You have reached your limit of free articles this month.

Enjoy unlimited access to

Starting at just 99¢ for 8 weeks.


  • ePAPER

You have read of premium articles.

Get unlimited access to all of our breaking news, in-depth coverage and bonus content- exclusively for subscribers. Starting at just 99¢ for 8 weeks


Welcome to

This subscriber-only site gives you exclusive access to breaking news, in-depth coverage, exclusive interactives and bonus content.

You can read free articles of your choice a month that are only available on

breaking news

Dayton man accused of trying to join ISIS in Syria

Joe's Crab Shack to end no-tipping policy

The no-tipping movement may be coming to an end, at least at Joe's Crab Shack.

The seafood chain, which began testing a no-tipping model at 18 locations last August, is now ending the practice.

>> Read more trending stories

The policy meant that bartenders, servers and hosts would be paid at a higher fixed hourly rate. Menu prices were increased to make up for the change.

CNN Money reported that servers were paid at least $12 an hour. Before Joe's tested the policy, severs earned $2 an hour plus tips.

The restaurants testing the policy lost an average of 8 to 10 percent of customers.

Related: Joe's Crab Shack tosses tips, raises employee pay

"We tried it for quite a while and we tried communicating it different ways," Bob Merritt, CEO of Joe's parent company Ignite Restaurant Group, told CNN Money.

Joe's Crab Shack has more than 100 U.S. locations.

Research from the test showed that about 60 percent of customers did not like the no-tipping policy because they believed that it took away the incentive for good work.

Although the policy will end at most of the restaurants in which it was tested, it will continue at four locations where it performed well.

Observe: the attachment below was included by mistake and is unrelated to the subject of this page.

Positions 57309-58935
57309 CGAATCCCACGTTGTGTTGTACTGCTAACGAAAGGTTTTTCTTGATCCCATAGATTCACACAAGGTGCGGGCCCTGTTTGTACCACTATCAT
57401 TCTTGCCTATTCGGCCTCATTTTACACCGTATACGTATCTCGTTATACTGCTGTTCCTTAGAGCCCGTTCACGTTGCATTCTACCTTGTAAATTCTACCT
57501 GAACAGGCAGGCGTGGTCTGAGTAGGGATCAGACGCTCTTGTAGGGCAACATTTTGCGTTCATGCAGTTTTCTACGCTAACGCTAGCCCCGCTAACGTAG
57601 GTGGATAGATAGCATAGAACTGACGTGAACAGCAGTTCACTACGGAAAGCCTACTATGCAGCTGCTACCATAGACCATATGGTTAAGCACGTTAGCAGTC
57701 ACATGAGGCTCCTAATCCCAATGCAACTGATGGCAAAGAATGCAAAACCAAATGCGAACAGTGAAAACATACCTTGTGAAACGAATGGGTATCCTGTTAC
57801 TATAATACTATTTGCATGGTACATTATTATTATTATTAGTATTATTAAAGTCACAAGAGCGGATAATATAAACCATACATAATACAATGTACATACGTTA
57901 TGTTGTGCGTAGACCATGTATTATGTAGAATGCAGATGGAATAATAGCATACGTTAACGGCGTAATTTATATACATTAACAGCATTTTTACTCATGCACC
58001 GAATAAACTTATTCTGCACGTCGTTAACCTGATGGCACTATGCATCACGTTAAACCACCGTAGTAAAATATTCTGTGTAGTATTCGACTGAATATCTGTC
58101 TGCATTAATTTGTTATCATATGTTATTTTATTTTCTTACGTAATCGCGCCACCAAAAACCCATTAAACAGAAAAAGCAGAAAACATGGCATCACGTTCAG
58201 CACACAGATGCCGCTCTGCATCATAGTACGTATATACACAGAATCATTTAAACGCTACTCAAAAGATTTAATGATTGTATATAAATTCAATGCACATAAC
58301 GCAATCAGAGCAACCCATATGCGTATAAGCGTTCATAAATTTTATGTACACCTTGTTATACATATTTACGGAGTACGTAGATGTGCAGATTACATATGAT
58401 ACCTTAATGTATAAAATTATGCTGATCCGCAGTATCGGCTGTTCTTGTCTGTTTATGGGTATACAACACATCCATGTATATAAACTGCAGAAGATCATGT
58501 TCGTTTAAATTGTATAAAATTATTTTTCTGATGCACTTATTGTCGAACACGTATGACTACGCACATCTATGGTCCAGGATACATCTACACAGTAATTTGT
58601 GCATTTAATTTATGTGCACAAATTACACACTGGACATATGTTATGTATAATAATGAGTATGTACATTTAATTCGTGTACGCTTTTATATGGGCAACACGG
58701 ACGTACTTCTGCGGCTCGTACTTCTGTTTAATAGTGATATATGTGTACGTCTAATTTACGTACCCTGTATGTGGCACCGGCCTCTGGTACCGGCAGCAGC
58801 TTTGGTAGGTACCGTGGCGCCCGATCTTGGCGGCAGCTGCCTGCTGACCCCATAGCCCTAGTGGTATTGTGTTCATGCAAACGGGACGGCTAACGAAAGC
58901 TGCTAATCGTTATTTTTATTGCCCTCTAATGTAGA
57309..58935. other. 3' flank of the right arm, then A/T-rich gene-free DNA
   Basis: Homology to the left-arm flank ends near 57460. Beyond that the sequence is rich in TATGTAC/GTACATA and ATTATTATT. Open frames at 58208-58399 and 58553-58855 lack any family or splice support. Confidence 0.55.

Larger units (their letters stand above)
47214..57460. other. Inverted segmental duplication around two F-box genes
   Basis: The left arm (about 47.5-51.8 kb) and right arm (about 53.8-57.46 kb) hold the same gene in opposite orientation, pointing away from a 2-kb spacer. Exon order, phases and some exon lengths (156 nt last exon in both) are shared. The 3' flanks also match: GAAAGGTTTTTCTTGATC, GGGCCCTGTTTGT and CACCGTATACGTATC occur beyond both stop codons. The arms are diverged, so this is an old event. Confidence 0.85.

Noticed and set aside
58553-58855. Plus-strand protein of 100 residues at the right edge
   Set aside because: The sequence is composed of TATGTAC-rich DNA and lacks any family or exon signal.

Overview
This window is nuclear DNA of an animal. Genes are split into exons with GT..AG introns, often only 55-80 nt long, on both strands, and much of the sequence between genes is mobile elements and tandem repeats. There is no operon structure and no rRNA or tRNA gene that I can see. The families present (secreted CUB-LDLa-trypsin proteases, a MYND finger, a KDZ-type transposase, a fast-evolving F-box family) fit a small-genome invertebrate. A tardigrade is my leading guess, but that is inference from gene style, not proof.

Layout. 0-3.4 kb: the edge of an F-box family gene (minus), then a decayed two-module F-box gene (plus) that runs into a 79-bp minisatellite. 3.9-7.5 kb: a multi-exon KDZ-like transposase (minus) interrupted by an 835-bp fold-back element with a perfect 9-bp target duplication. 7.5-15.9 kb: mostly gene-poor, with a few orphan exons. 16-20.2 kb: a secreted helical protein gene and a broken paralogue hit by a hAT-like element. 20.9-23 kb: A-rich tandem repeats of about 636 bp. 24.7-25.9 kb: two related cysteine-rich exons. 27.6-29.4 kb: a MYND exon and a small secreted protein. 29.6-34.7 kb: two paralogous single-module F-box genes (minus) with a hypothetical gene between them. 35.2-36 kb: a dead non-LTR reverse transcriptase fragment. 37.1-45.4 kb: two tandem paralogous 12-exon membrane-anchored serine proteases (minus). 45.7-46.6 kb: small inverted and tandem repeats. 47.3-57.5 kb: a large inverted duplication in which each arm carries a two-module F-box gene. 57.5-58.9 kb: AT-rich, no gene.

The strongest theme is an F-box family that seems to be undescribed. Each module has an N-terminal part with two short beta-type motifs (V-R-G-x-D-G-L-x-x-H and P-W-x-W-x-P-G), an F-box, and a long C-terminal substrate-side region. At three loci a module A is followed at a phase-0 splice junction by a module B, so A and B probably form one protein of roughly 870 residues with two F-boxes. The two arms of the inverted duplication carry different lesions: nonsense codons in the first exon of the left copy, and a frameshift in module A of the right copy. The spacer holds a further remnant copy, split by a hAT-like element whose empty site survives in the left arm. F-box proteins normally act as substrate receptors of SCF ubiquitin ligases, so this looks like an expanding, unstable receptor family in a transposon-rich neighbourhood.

"We are going to try to figure out why it worked in some places and why not in others," Merritt told Nation’s Restaurant News. "The way we look at it is: We are really continuing the tests in place with where it works."

Reader Comments ...

Next Up in Food & Dining

This Century bartender shares her ideal last meal
This Century bartender shares her ideal last meal

They say “you are what you eat,” and I tend to agree that what you choose to eat says a lot about who you are.  At a dinner party, when everyone’s sated and could not eat another bite, I like to bring up my favorite topic: food. Always more food. When I’m trying to get to know someone new, I always like to find out what...
The single most important ingredient
The single most important ingredient

This article is excerpted from “Salt, Fat, Acid, Heat: Mastering the Elements of Good Cooking” by Samin Nosrat (Simon & Schuster, 2017).; (ART ADV: With photos XNYT43-46.) Growing up, I thought salt belonged in a shaker at the table, and nowhere else. I never added it to food, or saw Maman add it. When my aunt Ziba sprinkled it onto her...
Everything’s up to date (for 1958, that is)
Everything’s up to date (for 1958, that is)

Forget the famous power lunch. For the time being, forget about any lunch at all in the rooms that used to house the Four Seasons. When the Grill, the first of two new restaurants in the Seagram Building space, opens to the public next week, it will serve only dinner. Jeff Zalaznick, a partner in Major Food Group, which now runs the restaurant complex...
Ask the Test Kitchen: Do you peel bananas before freezing?
Ask the Test Kitchen: Do you peel bananas before freezing?

A: If there is one cool thing about bananas, it’s that they freeze wonderfully. And they keep just fine in the freezer for about three months. Freezing is a way to preserve bananas that have reached their ripeness peak or are close to overripe. Rather than tossing them because you can’t eat them out of hand, freeze them to use in making...
How to make a sushi bowl
How to make a sushi bowl

Deconstruction once ruled academia. The literary theory insisted that the text (pre-texting) be taken apart, like some Lego castle, and left in pieces on the classroom floor. The game kept professor and student busy for years. Now new fads roam campus, and deconstruction has moved on to the menu. The enchilada, for instance, no longer dresses for dinner...
More Stories